In my university, University of Calcuatta, at my time, 1993, a student's BS percentage and class (1st or 2nd) depended solely on his eight Honours subject (3 Theory & 1 Practical in Part 1; 2 Theory & 1 Practical in Part 2).

He merely had to get through his two Pass papers in Part 1, after which both were discontinued. The English papers didn't count at all.

So, one can reasonably expect maximum and equal weight to all Honours papers, less weight to the Pass papers, and none for English.

Instead, this evaluation agency assigned the same weight to all papers, Honours and Pass and English – except the two Part 2 (Honours) practical papers!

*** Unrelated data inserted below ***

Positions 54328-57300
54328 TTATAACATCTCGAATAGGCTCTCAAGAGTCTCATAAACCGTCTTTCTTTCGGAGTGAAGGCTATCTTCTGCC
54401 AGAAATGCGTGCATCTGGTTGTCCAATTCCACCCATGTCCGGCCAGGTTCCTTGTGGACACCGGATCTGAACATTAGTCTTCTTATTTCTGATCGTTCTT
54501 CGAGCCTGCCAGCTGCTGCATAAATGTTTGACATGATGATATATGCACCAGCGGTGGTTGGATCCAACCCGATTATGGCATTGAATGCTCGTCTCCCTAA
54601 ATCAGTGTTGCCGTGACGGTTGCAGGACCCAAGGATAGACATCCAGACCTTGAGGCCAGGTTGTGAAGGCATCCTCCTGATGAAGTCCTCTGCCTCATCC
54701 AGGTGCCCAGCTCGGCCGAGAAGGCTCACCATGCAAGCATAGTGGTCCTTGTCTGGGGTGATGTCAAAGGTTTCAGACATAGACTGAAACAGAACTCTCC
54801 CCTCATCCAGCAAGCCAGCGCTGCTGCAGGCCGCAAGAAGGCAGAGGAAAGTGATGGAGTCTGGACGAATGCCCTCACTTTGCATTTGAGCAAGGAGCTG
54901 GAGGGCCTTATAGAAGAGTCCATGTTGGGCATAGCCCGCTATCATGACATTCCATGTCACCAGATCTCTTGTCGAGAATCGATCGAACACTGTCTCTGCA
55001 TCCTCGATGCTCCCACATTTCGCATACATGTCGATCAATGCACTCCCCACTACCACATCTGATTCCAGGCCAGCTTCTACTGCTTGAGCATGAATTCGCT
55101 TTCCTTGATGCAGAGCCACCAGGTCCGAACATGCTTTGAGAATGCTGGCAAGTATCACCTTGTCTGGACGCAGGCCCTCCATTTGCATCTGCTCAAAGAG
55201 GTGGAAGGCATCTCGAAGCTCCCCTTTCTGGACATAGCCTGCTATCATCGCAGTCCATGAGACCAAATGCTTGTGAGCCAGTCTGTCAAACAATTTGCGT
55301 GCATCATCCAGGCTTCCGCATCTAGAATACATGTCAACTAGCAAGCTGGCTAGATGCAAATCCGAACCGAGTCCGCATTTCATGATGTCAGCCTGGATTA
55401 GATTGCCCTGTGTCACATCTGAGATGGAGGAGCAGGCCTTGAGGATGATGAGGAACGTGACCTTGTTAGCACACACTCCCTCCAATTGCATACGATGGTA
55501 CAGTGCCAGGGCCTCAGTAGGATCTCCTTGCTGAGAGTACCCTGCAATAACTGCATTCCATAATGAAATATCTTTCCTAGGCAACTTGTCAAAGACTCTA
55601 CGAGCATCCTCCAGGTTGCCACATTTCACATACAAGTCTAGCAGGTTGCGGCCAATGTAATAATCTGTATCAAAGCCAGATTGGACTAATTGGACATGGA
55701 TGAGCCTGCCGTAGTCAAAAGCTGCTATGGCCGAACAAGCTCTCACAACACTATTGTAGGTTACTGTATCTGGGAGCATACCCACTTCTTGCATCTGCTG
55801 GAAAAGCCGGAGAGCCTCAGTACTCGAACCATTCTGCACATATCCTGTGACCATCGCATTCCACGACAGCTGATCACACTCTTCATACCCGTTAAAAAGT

Every market struggles with exchange rates. I wonder how many accept whimsical balderdash, topped with horrible service, as the solution?

PS: When I tried to complain online, I found their email takes only 255 charecters. I asked for an ID, and was told to fax.

PS: It's 3rd December today, a week since I faxed them my points. I haven't even got an acknowledgement. 

Wednesday, 12 November, 2008

More from buyology

“In short, based on viewers' brains' responses to the three programs we tested that day at Los Angeles, The Swan was the least engaging, How Clean Is Your House? The most engaging, and Quizmania lay somewhere between the two. Therefore, we concluded (with a 99 percent degree of statistical certainty) that Quizmania – if and when it is ever aited – would be more successful than The Swan, but less successful than How Clean Is Your House?”

If there were a smiley for a dropping jaw, I'd put it here.